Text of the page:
Serious crime ranging from robberies to assaults of bus drivers to outright slayings has been climbing on the Metrobus system, prompting community members, union officials and bus operators to call for increased security.
But the process of fighting crime on the agency's some 1,500 buses is not easy or immediate, according to a new Metro report slated to be presented to board members on Thursday.
Metrobus crime accounts for just under 7 percent of all serious crimes, known as Part 1 crimes, recorded by the Metro Transit Police. However, such crimes rose in 2012, with an average of 11 serious crimes per month on Metrobuses compared with seven in 2011, according to the report.
The mounting problems include three homicides that occurred on buses or at bus stops last year, far more than the single slaying Metro typically has on the entire system in a single year. The dead include a woman who was fatally shot as she held her toddler in her arms.
Bus drivers reported being assaulted more frequently, as well, with 74 cases from January through mid-December, compared with 65 for the same period in 2011.
The agency also threatened this fall to cut night bus service on some routes in Southeast D.C. because teens were throwing rocks at buses there.
"We have seen a slight increase in Metrobus-related crime, and we have redeployed resources to address it," said Metro spokesman Philip Stewart. "Even though crime is low overall, we have taken and will continue to take action to respond to trends."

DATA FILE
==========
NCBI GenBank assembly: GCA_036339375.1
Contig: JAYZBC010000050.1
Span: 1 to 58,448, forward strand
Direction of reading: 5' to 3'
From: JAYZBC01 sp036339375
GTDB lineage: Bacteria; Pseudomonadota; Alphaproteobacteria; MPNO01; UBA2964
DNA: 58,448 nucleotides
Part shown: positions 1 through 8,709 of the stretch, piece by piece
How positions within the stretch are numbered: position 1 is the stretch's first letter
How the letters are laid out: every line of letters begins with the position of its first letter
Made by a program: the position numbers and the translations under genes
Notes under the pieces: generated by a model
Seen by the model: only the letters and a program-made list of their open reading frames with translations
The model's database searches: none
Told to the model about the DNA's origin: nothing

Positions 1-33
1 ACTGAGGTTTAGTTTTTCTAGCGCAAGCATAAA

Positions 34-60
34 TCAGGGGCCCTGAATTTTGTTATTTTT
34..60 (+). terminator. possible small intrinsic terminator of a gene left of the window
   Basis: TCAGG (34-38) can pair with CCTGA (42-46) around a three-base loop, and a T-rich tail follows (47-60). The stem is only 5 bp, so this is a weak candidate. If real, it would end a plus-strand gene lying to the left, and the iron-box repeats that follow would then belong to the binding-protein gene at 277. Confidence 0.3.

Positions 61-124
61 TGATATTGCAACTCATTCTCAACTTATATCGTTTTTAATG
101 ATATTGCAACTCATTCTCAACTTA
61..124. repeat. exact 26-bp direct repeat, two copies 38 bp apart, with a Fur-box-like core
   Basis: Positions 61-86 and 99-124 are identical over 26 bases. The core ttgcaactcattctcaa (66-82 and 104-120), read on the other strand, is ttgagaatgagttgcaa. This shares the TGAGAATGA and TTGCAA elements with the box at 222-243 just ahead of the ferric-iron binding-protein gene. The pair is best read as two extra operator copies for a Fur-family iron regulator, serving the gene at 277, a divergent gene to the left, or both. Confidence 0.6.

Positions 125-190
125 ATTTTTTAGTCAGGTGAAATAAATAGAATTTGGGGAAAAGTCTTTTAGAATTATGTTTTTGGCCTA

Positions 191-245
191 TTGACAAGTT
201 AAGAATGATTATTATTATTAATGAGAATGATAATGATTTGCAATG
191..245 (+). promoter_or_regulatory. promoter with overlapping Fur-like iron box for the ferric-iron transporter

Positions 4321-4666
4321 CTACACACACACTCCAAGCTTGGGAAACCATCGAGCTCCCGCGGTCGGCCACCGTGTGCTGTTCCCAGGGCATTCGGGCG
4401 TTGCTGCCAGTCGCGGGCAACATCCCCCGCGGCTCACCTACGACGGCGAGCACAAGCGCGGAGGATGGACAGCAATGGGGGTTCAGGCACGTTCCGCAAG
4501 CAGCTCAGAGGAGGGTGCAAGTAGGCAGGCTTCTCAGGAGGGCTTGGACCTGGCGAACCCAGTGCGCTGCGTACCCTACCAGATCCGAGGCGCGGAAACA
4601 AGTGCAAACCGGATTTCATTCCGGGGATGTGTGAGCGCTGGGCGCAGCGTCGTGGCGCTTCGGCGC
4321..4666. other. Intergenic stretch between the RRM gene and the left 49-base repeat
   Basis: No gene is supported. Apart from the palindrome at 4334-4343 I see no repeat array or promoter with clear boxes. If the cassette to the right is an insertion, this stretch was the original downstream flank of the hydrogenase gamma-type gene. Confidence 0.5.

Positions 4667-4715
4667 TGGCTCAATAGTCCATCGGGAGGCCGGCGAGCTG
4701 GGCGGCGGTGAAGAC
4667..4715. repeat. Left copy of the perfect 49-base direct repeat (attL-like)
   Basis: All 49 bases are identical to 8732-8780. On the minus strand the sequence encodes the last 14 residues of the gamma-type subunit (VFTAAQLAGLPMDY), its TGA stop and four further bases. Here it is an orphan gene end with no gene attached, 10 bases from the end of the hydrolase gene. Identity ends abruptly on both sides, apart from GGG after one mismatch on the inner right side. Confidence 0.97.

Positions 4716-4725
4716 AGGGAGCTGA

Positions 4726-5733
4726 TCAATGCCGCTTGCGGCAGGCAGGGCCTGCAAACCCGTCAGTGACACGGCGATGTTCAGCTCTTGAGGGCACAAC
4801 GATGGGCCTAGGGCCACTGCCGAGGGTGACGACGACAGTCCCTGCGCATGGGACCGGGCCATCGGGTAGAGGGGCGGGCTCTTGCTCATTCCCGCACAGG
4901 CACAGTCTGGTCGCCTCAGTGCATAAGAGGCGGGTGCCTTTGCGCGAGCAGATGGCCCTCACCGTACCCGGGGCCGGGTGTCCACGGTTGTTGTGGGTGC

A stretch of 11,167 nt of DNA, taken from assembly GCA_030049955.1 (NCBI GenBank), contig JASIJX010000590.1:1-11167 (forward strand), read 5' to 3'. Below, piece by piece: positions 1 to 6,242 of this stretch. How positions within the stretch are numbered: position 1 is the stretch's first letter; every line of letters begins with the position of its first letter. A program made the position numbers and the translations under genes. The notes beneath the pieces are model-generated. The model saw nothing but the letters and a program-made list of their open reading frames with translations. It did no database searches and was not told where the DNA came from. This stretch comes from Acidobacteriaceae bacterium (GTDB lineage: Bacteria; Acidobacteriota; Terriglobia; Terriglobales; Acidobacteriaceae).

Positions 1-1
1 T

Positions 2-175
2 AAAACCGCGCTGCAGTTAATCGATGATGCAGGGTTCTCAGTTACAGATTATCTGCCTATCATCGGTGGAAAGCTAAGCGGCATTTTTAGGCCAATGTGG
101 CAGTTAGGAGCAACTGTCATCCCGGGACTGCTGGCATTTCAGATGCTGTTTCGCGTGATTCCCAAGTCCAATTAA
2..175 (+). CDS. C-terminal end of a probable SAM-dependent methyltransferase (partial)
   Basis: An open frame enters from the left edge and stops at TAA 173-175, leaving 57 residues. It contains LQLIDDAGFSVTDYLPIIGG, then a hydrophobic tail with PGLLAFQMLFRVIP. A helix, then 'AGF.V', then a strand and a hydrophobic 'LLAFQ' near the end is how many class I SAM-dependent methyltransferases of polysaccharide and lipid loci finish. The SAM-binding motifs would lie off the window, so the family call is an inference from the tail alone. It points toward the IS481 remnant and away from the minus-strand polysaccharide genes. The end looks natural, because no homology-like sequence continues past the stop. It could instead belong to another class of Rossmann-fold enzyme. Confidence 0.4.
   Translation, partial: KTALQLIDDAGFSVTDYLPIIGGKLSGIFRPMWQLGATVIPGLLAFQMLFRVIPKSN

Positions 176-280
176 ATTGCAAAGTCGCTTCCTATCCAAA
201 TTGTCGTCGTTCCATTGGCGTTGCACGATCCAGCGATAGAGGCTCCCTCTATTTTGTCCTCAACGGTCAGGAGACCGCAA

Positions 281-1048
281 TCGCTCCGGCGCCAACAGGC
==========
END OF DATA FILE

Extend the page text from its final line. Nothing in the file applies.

Metro does not have enough police to place officers on all of its buses, let alone every line. It also takes time to hire more of them.
The transit agency created 32 new police officer positions in July dedicated to Metrobus security, which would double the number of officers in that unit. But the agency is still hiring and training the officers. It doesn't expect them to be available to patrol buses until late 2013.
In the meantime, it has been conducting at least 10 targeted patrols per month, in which police in uniform and plain clothes saturate a particular route or line. D.C. police are participating in the patrols when they are available, Stewart said.
But some efforts to promote safety have been blocked. D.C. officials slammed the agency's plan to cut bus service due the rock-throwing. Instead, the agency is distributing fliers urging teens not to throw rocks at buses.
Metro also has installed protective shields inside 52 buses to protect drivers, but that was a scaled-down version of its original plan to add them to 301 buses -- a proposal that was changed because board members in December 2011 questioned the plan for sending the wrong message to riders.